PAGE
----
At first glance, a scientific paper presented at the 58th Annual Scientific Meeting of the American College of Cardiology in Orlando on Saturday is reasonably straightforward. Dig a bit deeper, and the presentation highlights some of the serious issues facing us as we try to reconstruct our health care non-system here in the United States.
At heart (pardon the pun), the paper is reasonably straight forward: cancer specialists use drugs that can damage the heart. What the researchers found is that those same specialists don’t do as well as they could when it comes to detecting and treating heart failure in those same cancer survivors who have received those same drugs.
The larger question is what are we going to do to address this issue and the quality of all medical care we deliver and receive, when we don't have the strong commitment and the systems in place to get the job done? Maybe it's time for the doctors in this country to step up to the plate, admit we have a systematic problem, and commit to getting the job done.
The authors examined the records of patients treated with cancer chemotherapy drugs known to have heart failure as a significant side effect. The patients were treated at a major, highly regarded university hospital from October, 2005 through October 2007. 13% of the patients had a poorly functioning heart before they ever got the medicines, and 41% had their heart function decline either during or after they were treated.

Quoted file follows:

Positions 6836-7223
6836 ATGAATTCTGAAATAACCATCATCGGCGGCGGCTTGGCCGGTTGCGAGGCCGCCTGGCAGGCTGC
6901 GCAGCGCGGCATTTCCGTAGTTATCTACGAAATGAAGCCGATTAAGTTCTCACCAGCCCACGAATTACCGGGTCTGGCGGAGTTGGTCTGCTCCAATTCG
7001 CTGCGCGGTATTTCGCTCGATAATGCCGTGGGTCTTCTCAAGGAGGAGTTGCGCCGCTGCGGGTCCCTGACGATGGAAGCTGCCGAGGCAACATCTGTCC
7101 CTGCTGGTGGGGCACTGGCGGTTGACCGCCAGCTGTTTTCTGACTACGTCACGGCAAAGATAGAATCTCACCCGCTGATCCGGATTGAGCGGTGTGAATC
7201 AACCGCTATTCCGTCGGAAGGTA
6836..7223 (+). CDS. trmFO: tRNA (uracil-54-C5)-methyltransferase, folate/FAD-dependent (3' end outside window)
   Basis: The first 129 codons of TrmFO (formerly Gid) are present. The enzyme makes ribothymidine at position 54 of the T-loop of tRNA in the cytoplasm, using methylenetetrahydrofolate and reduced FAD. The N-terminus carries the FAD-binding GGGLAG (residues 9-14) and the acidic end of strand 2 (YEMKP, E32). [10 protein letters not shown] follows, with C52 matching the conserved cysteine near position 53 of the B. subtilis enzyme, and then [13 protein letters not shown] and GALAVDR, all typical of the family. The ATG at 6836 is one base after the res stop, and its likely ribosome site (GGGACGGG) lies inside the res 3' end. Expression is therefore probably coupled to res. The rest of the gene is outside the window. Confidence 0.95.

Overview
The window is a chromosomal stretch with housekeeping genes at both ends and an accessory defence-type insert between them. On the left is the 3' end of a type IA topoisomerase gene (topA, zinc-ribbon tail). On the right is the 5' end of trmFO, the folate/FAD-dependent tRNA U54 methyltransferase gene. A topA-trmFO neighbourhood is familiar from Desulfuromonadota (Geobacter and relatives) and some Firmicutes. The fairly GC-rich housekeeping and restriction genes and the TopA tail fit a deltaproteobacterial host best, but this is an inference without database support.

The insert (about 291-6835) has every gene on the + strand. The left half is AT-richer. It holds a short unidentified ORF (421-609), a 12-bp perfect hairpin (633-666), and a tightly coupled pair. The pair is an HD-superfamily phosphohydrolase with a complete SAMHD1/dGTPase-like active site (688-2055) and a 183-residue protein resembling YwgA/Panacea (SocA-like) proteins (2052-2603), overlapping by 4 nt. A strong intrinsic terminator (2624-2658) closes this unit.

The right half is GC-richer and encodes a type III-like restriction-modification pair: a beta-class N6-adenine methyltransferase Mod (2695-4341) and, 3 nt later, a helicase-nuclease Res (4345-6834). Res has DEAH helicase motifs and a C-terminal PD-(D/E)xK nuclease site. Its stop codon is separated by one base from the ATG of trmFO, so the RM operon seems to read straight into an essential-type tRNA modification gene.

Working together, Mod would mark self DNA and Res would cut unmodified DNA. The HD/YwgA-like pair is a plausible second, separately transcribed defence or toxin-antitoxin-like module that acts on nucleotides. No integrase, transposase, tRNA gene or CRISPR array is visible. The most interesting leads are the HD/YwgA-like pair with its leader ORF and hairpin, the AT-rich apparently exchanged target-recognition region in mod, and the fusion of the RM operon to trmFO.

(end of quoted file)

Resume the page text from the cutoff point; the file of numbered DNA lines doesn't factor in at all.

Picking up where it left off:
Of the patients who either had or who developed heart failure during their treatment (75% of the patients with heart failure had no symptoms), less than half received medicines recommended for treating heart failure. Only 37% were seen by a heart specialist.
One of the authors of the study commented, “Most oncology trials that look at (heart failure)…pay very little attention to asymptomatic (heart failure). This is something that cardiologists, and certainly heart failure specialists, take extremely seriously.” Another author commented that patients need to be aware of the side effects of the drugs, and that doctors need to better screen patients for these known complications of treatment.
We have known for years, ever since some of these drugs were introduced into cancer treatment, that certain medicines can cause heart failure when used as intended to treat cancer. The first one that I am aware of that was recognized to cause this serious complication was adriamycin, which has proven to be a key drug in the treatment of several cancers since it was first introduced to researchers and then more widely used in the late 1960’s and early 1970’s.
We knew the drug was dangerous, and we began limiting the dose. We knew the drug could cause heart failure, and were alert to the symptoms. We used echocardiograms—which is a straightforward, non-invasive way to monitor heart function—routinely.